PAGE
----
Journal Information
Vol. 19. Issue 2.
Pages 121 (February 2023)
Vol. 19. Issue 2.
Pages 121 (February 2023)
Letter to the Editor
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Use of anakinra in the treatment of SARS-CoV-2 severe respiratory infection
Uso de anakinra en el tratamiento de la infección respiratoria grave por SARS-CoV-2
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Luis Figuero-Péreza,b,
Corresponding author
figuero44@gmail.com

Corresponding author.
, Alejandro Olivares-Hernándeza,b, Roberto A. Escala-Cornejoc, Juan J. Cruz-Hernándeza,b
a Servicio de Oncología Médica, Complejo Asitencial Universitario de Salamanca, Salamanca, Spain
b Instituto de Investigación Biomédica de Salamanca (IBSAL), Salamanca, Spain
c Instituto de Investigación Nacional (SOLCA) de Guayaquil, Guayaquil, Spain
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Dear Editor,

We would first like to thank Aomar-Millán et al.1 for their response to our article in which we suggested the potential benefit of anakinra in the treatment of SARS-CoV-2 infection refractory to tocilizumab treatment.2

The “cytokine storm” secondary to SARS-CoV-2 infection leads to severe COVID-19 disease. Excessive activation of the immune system produces a picture like that of HLH.3 Increased levels of proinflammatory cytokines (IL-1, IL-6, or TNF-alpha), procoagulant factors and lymphopenia play a major role in its pathogenesis.

The use of immunosuppressants such as dexamethasone and anti-IL-6 (tocilizumab) and anti-IL-1 (anakinra) antibodies are the mainstay of treatment of the inflammatory phase of SARS-CoV-2 infection.4

As reported by Aomar-Millán et al., anakinra has recently been approved by the EMA for the treatment of patients with SARS-CoV-2 pneumonia who require supplemental oxygen therapy and who are at risk of progressing to severe respiratory failure as determined by a plasma concentration of soluble urokinase-type plasminogen activator receptor (suPAR) ≥6ng/mL. This approval was based on the SAVE MORE study,5 which demonstrated a decrease in mortality and hospital stay in patients treated early with anakinra.

Interestingly, the retrospective study by Aomar-Millán et al.6 analysed 143 patients with SARS-CoV-2 pneumonia. Patients refractory to treatment with corticosteroids and tocilizumab were treated with anakinra at a dose of 100mg/every 8−12h between day 2 and 6. Administration of anakinra was associated with a reduced risk of mortality (HR: .518; 95% CI: .265.910; p=.0437).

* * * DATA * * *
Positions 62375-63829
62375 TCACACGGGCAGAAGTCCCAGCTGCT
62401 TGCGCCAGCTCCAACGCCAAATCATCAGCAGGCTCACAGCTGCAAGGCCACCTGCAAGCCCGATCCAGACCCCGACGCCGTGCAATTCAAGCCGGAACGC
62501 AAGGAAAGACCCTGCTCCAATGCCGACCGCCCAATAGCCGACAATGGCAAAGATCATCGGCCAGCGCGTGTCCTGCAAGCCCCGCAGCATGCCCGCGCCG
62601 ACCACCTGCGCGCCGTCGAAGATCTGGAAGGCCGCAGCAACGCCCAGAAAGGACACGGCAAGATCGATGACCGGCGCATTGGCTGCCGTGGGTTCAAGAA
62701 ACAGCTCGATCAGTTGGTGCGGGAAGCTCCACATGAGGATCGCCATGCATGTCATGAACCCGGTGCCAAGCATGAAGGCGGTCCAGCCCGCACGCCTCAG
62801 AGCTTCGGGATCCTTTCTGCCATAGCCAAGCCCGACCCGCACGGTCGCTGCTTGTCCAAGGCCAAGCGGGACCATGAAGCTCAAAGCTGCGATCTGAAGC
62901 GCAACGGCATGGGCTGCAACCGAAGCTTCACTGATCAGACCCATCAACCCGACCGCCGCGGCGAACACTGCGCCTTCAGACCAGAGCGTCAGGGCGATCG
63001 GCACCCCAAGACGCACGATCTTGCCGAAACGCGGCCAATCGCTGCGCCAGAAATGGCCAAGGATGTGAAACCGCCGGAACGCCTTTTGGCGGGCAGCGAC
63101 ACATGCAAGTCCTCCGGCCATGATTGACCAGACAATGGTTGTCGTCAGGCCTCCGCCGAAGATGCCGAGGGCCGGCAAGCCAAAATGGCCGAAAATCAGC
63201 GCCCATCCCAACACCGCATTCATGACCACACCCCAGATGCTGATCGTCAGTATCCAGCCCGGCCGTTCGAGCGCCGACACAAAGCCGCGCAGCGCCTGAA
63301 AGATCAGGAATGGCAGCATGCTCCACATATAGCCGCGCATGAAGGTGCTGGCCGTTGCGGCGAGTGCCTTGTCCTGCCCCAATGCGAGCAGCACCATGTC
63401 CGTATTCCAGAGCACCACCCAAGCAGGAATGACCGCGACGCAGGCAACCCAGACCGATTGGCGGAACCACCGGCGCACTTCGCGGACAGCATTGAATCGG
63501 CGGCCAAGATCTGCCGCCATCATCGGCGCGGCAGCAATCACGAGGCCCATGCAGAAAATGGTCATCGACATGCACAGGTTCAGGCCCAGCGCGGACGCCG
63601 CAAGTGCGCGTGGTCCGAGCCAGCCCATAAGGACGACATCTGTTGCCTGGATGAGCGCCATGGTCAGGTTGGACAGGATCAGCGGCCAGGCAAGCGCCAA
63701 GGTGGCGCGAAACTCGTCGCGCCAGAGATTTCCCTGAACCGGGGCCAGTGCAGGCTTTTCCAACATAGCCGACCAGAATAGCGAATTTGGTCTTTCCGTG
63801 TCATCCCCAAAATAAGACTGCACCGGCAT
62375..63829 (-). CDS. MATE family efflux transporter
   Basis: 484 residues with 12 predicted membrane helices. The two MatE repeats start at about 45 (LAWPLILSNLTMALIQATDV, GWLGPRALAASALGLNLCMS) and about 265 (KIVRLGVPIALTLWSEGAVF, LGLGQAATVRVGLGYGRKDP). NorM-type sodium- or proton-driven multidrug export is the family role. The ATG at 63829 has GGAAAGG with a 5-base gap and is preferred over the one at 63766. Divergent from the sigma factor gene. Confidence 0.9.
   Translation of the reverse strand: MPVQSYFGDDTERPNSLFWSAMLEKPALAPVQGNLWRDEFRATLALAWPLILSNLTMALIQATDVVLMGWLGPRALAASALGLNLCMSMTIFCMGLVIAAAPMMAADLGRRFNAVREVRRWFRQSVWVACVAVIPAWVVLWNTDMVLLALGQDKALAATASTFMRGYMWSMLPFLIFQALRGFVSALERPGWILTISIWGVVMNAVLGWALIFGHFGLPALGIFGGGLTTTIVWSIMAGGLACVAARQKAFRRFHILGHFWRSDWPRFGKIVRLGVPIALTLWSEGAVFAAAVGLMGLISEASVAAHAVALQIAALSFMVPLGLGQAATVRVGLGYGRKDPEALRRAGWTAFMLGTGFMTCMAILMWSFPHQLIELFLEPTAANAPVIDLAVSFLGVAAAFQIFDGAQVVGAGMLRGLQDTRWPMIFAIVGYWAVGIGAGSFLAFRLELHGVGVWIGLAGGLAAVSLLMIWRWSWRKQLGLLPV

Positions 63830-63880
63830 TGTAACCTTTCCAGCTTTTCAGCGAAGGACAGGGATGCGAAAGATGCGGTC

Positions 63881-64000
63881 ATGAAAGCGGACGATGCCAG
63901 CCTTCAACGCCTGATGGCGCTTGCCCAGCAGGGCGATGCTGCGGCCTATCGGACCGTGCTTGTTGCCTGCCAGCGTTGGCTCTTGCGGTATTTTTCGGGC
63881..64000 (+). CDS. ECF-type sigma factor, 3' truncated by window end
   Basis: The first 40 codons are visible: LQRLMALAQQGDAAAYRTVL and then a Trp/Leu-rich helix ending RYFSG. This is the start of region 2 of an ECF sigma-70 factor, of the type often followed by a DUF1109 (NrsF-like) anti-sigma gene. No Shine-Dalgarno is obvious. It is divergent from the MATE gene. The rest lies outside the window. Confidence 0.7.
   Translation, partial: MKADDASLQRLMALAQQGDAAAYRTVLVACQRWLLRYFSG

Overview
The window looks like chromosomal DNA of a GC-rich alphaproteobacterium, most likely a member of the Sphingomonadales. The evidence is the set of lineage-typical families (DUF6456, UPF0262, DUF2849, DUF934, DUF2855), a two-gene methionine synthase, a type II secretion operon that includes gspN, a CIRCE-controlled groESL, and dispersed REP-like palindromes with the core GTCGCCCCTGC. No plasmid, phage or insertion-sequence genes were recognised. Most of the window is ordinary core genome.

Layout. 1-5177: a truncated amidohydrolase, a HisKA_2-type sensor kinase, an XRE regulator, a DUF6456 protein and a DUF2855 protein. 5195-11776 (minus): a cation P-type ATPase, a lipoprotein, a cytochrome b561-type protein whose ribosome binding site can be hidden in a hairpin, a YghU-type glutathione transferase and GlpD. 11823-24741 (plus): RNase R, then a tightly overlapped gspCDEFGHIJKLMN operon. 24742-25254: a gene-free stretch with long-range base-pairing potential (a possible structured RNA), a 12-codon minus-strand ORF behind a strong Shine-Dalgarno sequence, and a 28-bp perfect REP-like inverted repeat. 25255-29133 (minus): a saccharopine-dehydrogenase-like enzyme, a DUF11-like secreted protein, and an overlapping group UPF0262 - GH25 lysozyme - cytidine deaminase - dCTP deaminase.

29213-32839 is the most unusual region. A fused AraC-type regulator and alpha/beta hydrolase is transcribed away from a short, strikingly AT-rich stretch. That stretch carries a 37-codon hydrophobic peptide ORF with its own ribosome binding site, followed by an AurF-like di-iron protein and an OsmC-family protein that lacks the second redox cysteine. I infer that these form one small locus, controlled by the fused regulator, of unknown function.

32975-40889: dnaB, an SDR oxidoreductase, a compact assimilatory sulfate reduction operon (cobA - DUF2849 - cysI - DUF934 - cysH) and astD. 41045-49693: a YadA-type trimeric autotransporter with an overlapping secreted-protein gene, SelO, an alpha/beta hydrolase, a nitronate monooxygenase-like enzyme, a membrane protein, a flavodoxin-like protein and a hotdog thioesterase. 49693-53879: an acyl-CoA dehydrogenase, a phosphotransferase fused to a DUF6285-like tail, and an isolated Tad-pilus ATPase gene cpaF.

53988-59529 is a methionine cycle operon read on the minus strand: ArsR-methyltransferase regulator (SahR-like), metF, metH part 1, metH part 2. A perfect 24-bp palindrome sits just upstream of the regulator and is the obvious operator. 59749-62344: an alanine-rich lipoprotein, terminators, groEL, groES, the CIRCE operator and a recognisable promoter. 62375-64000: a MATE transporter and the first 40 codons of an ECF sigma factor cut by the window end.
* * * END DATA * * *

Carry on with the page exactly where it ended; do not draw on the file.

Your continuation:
The patient described in our article2 received 2 doses of tocilizumab (8mg/kg, subcutaneously) and, given the absence of respiratory and analytical improvement 48h after tocilizumab administration, it was decided to administer anakinra (100mg single total dose, subcutaneously). At the time the patient was admitted to hospital (April 2020), the use of anakinra in the inflammatory phase of SARS-CoV-2 pneumonia was under study. Therefore, no recommended dose had been described in the literature at that time. Currently, although there is still no consensus, higher doses and several days of continuous treatment are recommended.5–7 Like Aomar-Millán et al. in their response, we considered in the discussion of our article that the clinical improvement of the patient could not be explained solely by the effect of treatment with anakinra, and that a late benefit of tocilizumab should not be ruled out.

Conflict of interests

JJC-H: Consulting or Advisory Role: MSD Oncology, Bristol-Myers Squibb, Merck Speakers’ Bureau: MSD Oncology, Bristol-Myers Squibb, Merck, Roche, Janssen Oncology, AstraZeneca Travel, Accommodations, Expenses: MSD Oncology; the remaining authors have no conflict of interests to declare.

References
[1]
Aomar-Millán IF, Salvatierra J, Callejas-Rubio JL, Raya-Álvarez E. Anakinra, una alternativa potencial en el tratamiento de la infección respiratoria grave por SARS-CoV-2 refractaria a tocilizumab: comentario. Reumatol Clin. DOI: 10.1016/j.reuma.2022.01.003.
[2]
L. Figuero-Pérez, A. Olivares-Hernández, R.A. Escala-Cornejo, E. Terán-Brage, Á López-Gutiérrez, J.J. Cruz-Hernández.
Anakinra as a potential alternative in the treatment of severe acute respiratory infection associated with SARS-CoV-2 refractory to tocilizumab.
Reumatol Clin (Engl Ed), 17 (2021), pp. 559-561
[3]
T.L. Wampler Muskardin.
Anakinra for macrophage activation syndrome may hold lessons for treatment of cytokine storm in the setting of COVID19.
ACR Open Rheumatol., 2 (2020),
[4]
F.A. Khan, I. Stewart, L. Fabbri, S. Moss, K. Robinson, A.R. Smyth, et al.
Systematic review and meta-analysis of anakinra, sarilumab, siltuximab and tocilizumab for COVID-19.
[5]
E. Kyriazopoulou, G. Poulakou, H. Milionis, S. Metallidis, G. Adamis, K. Tsiakos, et al.
Early treatment of COVID-19 with anakinra guided by soluble urokinase plasminogen receptor plasma levels: a double-blind, randomized controlled phase 3 trial.
Nat Med., 27 (2021), pp. 1752-1760
[6]
I.F. Aomar-Millán, J. Salvatierra, Ú Torres-Parejo, N. Faro-Miguez, J.L. Callejas-Rubio, A. Ceballos-Torres, et al.
Anakinra after treatment with corticosteroids alone or with tocilizumab in patients with severe COVID-19 pneumonia and moderate hyperinflammation. A retrospective cohort study.
Intern Emerg Med., (2021), pp. 843-852
[7]
E. Kyriazopoulou, P. Panagopoulos, S. Metallidis, G.N. Dalekos, G. Poulakou, N. Gatselis, et al.
An open label trial of anakinra to prevent respiratory failure in COVID-19.

Please cite this article as: Figuero-Pérez L, Olivares-Hernández A, Escala-Cornejo RA, Cruz-Hernández JJ. Uso de anakinra en el tratamiento de la infección respiratoria grave por SARS-CoV-2. Reumatol Clin. 2023;19:122.

Copyright © 2022. Elsevier España, S.L.U. and Sociedad Española de Reumatología y Colegio Mexicano de Reumatología
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